Finally, I reach the issue of adequacy of notice. Each plaintiff testified to having learned of the terminations on or about October 13, 1977, either at an agents' meeting on that date or from another source. Also on that date, defendant's Vice-President-Regional Manager, D.E. Clauson, mailed or caused to be delivered to each plaintiff a written notice of the companies' action and its effective date, September 30, 1978, as required under the contract.[21] At a minimum, then, plaintiffs received notice fully 11 months prior to the actual date of cancellation.

I find that notice was, without question, adequate under the circumstances for two reasons. First, the regulatory scheme governing the conduct of insurance business in New Jersey includes a provision requiring that termination of an agency contract, except for specifically enumerated reasons, be effective only after 90 days have expired from the date written notice was given by the company to the agent and to the Commissioner of Insurance. N.J.S.A. 17:22-6.14a. Assuming, without deciding, that the agency termination provisions of the statute do not apply to these particular contracts because plaintiffs had agreed to represent Nationwide exclusively, see id., I find the statute nevertheless probative of the amount of time which can be considered *973 reasonable. Plaintiffs were afforded over triple the amount of time required by that statute. Second, and more importantly, plaintiffs produced no testimony bearing on the issue of reasonableness under the circumstances, and from which the jury could determine that the notice given was inadequate. Presumably, reasonable notice would have been necessary to enable an agent to make plans for a substitute livelihood, either a complete change of occupation or, as seems more probable, licensure by other insurance companies, brokerage, and the Automobile Insurance Plan. The testimony which they did offer tended to show, if anything, the ease with which the latter plans could be implemented.[22]

For the foregoing reasons, I am convinced that defendant is entitled to judgment notwithstanding the verdict on the issue of breach of contract.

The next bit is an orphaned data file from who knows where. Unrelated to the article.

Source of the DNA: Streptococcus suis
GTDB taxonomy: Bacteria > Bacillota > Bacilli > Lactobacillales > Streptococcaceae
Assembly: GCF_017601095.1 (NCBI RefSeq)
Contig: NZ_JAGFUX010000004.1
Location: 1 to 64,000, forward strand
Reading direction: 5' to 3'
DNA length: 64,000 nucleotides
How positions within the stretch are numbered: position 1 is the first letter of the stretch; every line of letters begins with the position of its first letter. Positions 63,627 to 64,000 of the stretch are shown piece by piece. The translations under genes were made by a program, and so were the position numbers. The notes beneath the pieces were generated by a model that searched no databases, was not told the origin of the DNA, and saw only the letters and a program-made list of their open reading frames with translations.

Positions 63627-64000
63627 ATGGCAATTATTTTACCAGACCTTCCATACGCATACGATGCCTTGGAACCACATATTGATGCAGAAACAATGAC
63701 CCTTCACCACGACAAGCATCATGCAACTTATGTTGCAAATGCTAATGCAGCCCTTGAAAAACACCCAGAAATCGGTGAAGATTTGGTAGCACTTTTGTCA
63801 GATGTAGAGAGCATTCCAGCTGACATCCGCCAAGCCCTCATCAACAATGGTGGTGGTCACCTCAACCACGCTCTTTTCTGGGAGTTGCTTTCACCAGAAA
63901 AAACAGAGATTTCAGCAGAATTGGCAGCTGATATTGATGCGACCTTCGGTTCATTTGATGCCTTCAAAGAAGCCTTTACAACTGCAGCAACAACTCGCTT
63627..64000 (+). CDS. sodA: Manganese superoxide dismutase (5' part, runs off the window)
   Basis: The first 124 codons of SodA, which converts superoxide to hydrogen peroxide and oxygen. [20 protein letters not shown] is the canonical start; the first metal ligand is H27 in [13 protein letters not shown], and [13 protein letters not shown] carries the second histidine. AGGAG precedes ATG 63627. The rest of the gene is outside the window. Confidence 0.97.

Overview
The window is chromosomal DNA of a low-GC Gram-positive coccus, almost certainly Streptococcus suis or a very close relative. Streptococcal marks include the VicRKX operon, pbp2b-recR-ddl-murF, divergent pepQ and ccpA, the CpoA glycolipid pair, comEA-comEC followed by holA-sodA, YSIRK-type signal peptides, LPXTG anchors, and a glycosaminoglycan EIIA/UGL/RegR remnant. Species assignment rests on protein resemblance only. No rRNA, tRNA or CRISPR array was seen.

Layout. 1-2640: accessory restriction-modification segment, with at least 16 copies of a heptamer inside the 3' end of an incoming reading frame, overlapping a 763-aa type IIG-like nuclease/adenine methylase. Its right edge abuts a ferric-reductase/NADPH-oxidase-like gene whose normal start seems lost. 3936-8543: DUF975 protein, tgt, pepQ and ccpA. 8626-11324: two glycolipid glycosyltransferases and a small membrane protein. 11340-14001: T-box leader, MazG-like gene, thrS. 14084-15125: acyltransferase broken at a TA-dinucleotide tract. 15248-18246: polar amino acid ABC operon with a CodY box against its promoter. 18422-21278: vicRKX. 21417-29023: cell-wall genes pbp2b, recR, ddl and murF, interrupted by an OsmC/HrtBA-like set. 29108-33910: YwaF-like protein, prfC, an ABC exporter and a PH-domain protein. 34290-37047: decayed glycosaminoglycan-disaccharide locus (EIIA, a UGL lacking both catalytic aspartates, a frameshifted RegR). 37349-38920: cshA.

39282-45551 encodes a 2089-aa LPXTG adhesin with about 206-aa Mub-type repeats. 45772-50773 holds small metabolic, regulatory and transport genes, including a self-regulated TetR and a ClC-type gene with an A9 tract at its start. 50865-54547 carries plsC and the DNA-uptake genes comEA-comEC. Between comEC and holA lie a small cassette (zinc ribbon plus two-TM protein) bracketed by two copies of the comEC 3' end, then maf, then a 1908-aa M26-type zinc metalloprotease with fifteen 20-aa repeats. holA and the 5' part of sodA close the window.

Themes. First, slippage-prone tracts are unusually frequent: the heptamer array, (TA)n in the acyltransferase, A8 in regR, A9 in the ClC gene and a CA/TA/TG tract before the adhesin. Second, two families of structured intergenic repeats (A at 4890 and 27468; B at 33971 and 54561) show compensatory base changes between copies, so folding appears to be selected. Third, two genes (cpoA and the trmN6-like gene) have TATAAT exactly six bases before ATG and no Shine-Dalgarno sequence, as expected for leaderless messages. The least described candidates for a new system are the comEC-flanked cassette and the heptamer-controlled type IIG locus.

In every contract there is an implied covenant that "neither party shall do anything which will have the effect of destroying or injuring the right of the other party to receive the fruits of the contract; in other words in every contract there exists an implied covenant of good faith and fair dealing." ... Where fairness and justice require, even though the parties to a contract have not expressed an intention in specific language, the courts may impose a constructive condition to accomplish such a result when it is apparent that it is necessarily involved in the contractual relationship.

Palisades Properties, Inc. v. Brunetti, 44 N.J. 117, 130, 207 A.2d 522 (1965) (citations omitted).

In the instant case, plaintiffs contend defendant breached this implied covenant by terminating them without misconduct on their part, thereby causing them to cease receiving renewal commissions after September 30, 1978, by failing to give adequate notice of the termination, and by terminating them in bad faith. In support of these contentions, they cite a number of New Jersey cases in which the concept is defined and applied to widely disparate circumstances. In each case, one party to an agreement, although not technically in breach of express contractual terms, had committed some unconscionable act which served to deprive the other party of the contemplated fruits of their agreement.

Two of the cases involved collusion with third parties, a circumstance not even arguably present here. In Palisades Properties, Inc. v. Brunetti, supra, the Borough of Fort Lee amended a zoning ordinance and vacated two paper streets so as to permit the erection by a developer of buildings to a height in excess of height restrictions on adjacent property covered by an agreement between the Borough and a charitable organization. Finding that the intention of the agreement was to preserve the scenic beauty of the Palisades, unsullied by buildings rising above its summit, the court went on to state, "[a]lthough verbally unexpressed, *974 implicit in this agreement was the understanding that neither party by its affirmative act would assist a third party in frustrating the contract in derogation of the benefits sought to be obtained." 44 N.J. at 131, 207 A.2d 522. As a consequence, the charitable organization and a park commission were entitled to declaratory and injunctive relief against the Borough and the third party developer.